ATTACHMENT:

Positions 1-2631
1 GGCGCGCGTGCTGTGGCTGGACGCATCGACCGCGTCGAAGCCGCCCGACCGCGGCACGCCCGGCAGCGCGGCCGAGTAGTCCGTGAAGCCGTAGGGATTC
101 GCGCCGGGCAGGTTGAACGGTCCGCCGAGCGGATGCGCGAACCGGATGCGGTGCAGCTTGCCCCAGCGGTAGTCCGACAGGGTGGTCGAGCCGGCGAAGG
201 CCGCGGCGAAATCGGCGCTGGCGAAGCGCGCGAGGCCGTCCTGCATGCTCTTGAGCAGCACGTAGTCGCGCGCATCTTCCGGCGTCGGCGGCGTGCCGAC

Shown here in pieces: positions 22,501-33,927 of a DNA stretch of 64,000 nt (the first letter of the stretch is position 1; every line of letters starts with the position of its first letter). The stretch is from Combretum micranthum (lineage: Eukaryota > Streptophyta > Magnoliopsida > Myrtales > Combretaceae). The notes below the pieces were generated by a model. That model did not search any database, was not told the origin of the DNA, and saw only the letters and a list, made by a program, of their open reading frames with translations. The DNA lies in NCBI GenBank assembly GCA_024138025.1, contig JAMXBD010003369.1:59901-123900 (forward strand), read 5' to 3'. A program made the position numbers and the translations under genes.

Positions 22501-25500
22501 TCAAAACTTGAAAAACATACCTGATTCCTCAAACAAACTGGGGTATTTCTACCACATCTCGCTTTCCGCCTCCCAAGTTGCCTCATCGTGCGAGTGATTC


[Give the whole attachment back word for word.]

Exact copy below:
Positions 1-2631
1 GGCGCGCGTGCTGTGGCTGGACGCATCGACCGCGTCGAAGCCGCCCGACCGCGGCACGCCCGGCAGCGCGGCCGAGTAGTCCGTGAAGCCGTAGGGATTC
101 GCGCCGGGCAGGTTGAACGGTCCGCCGAGCGGATGCGCGAACCGGATGCGGTGCAGCTTGCCCCAGCGGTAGTCCGACAGGGTGGTCGAGCCGGCGAAGG
201 CCGCGGCGAAATCGGCGCTGGCGAAGCGCGCGAGGCCGTCCTGCATGCTCTTGAGCAGCACGTAGTCGCGCGCATCTTCCGGCGTCGGCGGCGTGCCGAC

Shown here in pieces: positions 22,501-33,927 of a DNA stretch of 64,000 nt (the first letter of the stretch is position 1; every line of letters starts with the position of its first letter). The stretch is from Combretum micranthum (lineage: Eukaryota > Streptophyta > Magnoliopsida > Myrtales > Combretaceae). The notes below the pieces were generated by a model. That model did not search any database, was not told the origin of the DNA, and saw only the letters and a list, made by a program, of their open reading frames with translations. The DNA lies in NCBI GenBank assembly GCA_024138025.1, contig JAMXBD010003369.1:59901-123900 (forward strand), read 5' to 3'. A program made the position numbers and the translations under genes.

Positions 22501-25500
22501 TCAAAACTTGAAAAACATACCTGATTCCTCAAACAAACTGGGGTATTTCTACCACATCTCGCTTTCCGCCTCCCAAGTTGCCTCATCGTGCGAGTGATTC